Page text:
Industry forecasts for the total value of the global construction industry predict it will rise by 85 per cent to $15.5 trillion by 2030*. Despite this rosy outlook, construction firms are currently being impacted by several megatrends, each of which presents major challenges for the industry.
First, existing labour shortages – both skilled and unskilled - look set to get much worse. In research carried out for ABB in 2021, 9 out of 10 construction businesses predicted a skills crisis by 2030.
Second, the pressure to improve sustainability and support a circular economy will mean overhauling every aspect of the construction process, as well as producing buildings that are much more energy efficient throughout their lifetimes.
Third, people are increasingly looking for housing solutions that can be easily customised to meet their needs, in much the same way as vehicles and many consumer goods already are. This has only really been possible in individual, high-end projects before now, but mass customisation is the goal.
Most construction businesses already recognise that robotic automation will play a key role in meeting all these challenges. More than 80 per cent of them say they are looking to introduce or increase their use of robotics and automation in the next ten years. Robots are expected to make a growing contribution in a range of areas, such as the fabrication of modular homes and building components offsite, for example, as well as robotic welding and materials handling onsite.
The widespread deployment of robotic 3D printing technology promises to be especially game-changing. It’s relatively early days, but robots have already been used to 3D print buildings in concrete on site, including a two-story admin building in Dubai and Europe’s first legally habitable 3D-printed house in the Netherlands.
3D concrete printing enables complex shapes to be produced in situ. It reduces energy consumption compared to conventional manufacturing - in which materials and /or structures must be prefabricated – as well as reducing waste. In addition to typically being faster and cheaper, 3D printing offers more freedom in terms of shape and form and makes it easier to incorporate functional elements into the overall structure from the start. This added freedom means that buildings can often be made stronger without the need to increase structural density, reducing the total amount of material and the weight in the final structure.
Looking beyond standard concrete, 3D printing can also increase circularity and sustainability by reusing potentially harmful or environmentally unfriendly by-products from other industries as building materials. Fly ash and slag from the coal and steel industries, glass and plastic are all possible candidates. Where recycled glass is available, for instance, it can be used as a substitute for construction sand in cement mixes.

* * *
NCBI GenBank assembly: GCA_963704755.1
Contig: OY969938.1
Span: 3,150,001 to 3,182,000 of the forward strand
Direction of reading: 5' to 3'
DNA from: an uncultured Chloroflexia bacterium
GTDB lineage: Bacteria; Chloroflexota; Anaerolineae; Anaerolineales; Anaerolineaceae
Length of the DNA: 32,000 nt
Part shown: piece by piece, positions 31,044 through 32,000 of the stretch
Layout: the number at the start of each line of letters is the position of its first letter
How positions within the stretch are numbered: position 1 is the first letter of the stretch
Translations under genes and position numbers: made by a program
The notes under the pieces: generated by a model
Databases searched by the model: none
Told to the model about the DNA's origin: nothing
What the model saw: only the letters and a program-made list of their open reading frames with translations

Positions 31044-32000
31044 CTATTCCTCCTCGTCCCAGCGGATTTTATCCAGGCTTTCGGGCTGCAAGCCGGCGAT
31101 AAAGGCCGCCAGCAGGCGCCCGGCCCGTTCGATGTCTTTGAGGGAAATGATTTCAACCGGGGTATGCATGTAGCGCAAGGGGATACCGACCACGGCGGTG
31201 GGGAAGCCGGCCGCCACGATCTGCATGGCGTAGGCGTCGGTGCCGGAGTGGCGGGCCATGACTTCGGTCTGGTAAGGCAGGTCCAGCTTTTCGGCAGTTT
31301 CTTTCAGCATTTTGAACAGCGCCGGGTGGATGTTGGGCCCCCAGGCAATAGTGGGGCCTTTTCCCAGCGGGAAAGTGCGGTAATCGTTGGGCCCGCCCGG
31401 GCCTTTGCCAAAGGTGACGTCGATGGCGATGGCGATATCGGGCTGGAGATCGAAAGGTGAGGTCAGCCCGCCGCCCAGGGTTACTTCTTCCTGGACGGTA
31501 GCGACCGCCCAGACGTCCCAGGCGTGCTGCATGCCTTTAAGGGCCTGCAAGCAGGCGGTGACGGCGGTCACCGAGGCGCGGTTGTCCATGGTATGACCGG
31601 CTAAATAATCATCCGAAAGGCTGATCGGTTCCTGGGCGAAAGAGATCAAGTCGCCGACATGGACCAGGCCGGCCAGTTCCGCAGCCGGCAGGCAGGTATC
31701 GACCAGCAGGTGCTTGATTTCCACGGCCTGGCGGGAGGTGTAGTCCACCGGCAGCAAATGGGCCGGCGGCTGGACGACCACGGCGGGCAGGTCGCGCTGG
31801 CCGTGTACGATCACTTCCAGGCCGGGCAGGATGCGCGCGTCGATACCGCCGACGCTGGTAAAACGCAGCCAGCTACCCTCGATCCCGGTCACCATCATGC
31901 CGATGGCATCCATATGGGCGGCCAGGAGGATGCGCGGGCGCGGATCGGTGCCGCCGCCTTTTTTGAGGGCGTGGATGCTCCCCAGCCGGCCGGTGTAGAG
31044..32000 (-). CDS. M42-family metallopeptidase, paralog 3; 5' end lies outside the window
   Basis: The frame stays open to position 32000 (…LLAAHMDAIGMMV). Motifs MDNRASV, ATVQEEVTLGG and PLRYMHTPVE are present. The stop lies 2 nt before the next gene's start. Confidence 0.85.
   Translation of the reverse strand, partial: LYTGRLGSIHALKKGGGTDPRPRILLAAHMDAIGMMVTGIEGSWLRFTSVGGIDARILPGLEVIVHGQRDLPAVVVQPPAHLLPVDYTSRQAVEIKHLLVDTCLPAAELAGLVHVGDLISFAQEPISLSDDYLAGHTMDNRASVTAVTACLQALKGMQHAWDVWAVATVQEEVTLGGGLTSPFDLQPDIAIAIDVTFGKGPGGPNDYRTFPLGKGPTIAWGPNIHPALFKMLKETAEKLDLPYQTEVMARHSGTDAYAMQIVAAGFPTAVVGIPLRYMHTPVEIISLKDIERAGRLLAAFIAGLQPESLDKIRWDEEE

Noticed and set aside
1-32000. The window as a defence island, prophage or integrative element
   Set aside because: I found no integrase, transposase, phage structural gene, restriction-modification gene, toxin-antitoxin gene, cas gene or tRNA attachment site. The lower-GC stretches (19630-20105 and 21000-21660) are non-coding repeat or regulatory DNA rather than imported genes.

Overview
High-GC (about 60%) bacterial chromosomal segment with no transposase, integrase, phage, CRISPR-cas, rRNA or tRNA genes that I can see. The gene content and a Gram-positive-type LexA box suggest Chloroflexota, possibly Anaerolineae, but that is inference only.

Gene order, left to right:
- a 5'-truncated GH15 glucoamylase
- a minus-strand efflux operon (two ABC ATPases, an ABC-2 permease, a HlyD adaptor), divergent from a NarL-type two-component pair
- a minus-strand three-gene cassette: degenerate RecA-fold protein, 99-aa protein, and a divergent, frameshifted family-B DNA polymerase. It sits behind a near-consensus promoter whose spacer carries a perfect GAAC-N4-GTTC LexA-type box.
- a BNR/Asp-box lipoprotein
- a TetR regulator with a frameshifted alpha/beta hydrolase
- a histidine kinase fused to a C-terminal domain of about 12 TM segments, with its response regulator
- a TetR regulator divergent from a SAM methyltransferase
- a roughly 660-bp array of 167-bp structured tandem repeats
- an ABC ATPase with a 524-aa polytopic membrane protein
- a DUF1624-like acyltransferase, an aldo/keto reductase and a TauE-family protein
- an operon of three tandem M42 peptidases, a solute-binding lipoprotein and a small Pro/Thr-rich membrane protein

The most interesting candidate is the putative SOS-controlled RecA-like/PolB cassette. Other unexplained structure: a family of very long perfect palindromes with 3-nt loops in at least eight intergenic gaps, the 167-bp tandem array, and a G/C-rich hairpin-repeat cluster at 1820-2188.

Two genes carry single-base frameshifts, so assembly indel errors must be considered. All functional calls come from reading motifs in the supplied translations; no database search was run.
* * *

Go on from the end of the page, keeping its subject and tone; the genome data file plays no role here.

Taken together, the sustainability advantages of 3D printing and the wider improvements in health and safety that robotic automation typically delivers will enhance the reputation of construction companies as responsible actors and good employers.
Demonstrating design excellence
Even before construction begins, 3D printing can already be useful at the design stage, where architects rely on proof-of-concept models to demonstrate the viability and effectiveness of different shapes, surfaces and facades before moving to full construction. This ability to demonstrate alternative methods of design and construction is proving to be a major asset for architectural practices when advocating new approaches to building companies. For example, Zaha Hadid Architects (ZHA) is globally renowned for designing large-scale, curvaceous masterpieces and the firm has embraced the use of 3D printing to help translate its ideas into physical structures.
Building robust solutions
While the importance of using robots off-site as part of a modular construction approach should not be underestimated, the full potential of 3D robotic printing will only be realised if robots can be reliably deployed onsite. Compared to the consistent and controllable environments that can be achieved in offsite manufacturing facilities, building sites present a number of challenges for the design and application of robots. These include rough, uneven surfaces, as well as obstacles and moving hazards in the form of people and other machinery. Even the weather poses a potential risk.
To counter this, robot manufacturers, research institutions and specialist systems integrators are all working together to develop robust solutions using features such as all-terrain caterpillar tracks, collaborative laser scanners and other technologies that will promote the safe, reliable deployment of robots more widely on building sites.
As the need to embrace robotic automation becomes greater, it will provide growing incentives to find new solutions and drive greater innovation throughout the construction industry.
For more information about how robotic automation is transforming the construction industry, visit https://new.abb.com/products/robotics/industries/transforming-the-future-of-construction.
*The Global Construction 2030 report (link)
Julian Ware is UK & Ireland Sales Manager for ABB Robotics